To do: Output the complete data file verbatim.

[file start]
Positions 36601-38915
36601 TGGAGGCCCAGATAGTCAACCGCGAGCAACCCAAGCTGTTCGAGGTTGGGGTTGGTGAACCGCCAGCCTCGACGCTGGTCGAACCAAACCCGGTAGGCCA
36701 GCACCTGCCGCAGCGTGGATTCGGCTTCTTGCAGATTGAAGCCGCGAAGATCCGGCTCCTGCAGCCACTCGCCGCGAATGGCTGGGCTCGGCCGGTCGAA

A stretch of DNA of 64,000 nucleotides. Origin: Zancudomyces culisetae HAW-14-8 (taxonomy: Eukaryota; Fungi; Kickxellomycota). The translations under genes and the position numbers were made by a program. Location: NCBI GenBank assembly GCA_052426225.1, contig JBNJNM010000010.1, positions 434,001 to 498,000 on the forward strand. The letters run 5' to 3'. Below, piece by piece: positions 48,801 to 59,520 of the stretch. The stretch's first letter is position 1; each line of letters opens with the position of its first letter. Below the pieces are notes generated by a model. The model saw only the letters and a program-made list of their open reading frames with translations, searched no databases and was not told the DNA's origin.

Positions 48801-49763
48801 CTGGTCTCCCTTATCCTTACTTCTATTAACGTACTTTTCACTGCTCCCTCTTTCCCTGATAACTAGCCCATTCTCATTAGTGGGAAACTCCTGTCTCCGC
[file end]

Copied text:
Positions 36601-38915
36601 TGGAGGCCCAGATAGTCAACCGCGAGCAACCCAAGCTGTTCGAGGTTGGGGTTGGTGAACCGCCAGCCTCGACGCTGGTCGAACCAAACCCGGTAGGCCA
36701 GCACCTGCCGCAGCGTGGATTCGGCTTCTTGCAGATTGAAGCCGCGAAGATCCGGCTCCTGCAGCCACTCGCCGCGAATGGCTGGGCTCGGCCGGTCGAA

A stretch of DNA of 64,000 nucleotides. Origin: Zancudomyces culisetae HAW-14-8 (taxonomy: Eukaryota; Fungi; Kickxellomycota). The translations under genes and the position numbers were made by a program. Location: NCBI GenBank assembly GCA_052426225.1, contig JBNJNM010000010.1, positions 434,001 to 498,000 on the forward strand. The letters run 5' to 3'. Below, piece by piece: positions 48,801 to 59,520 of the stretch. The stretch's first letter is position 1; each line of letters opens with the position of its first letter. Below the pieces are notes generated by a model. The model saw only the letters and a program-made list of their open reading frames with translations, searched no databases and was not told the DNA's origin.

Positions 48801-49763
48801 CTGGTCTCCCTTATCCTTACTTCTATTAACGTACTTTTCACTGCTCCCTCTTTCCCTGATAACTAGCCCATTCTCATTAGTGGGAAACTCCTGTCTCCGC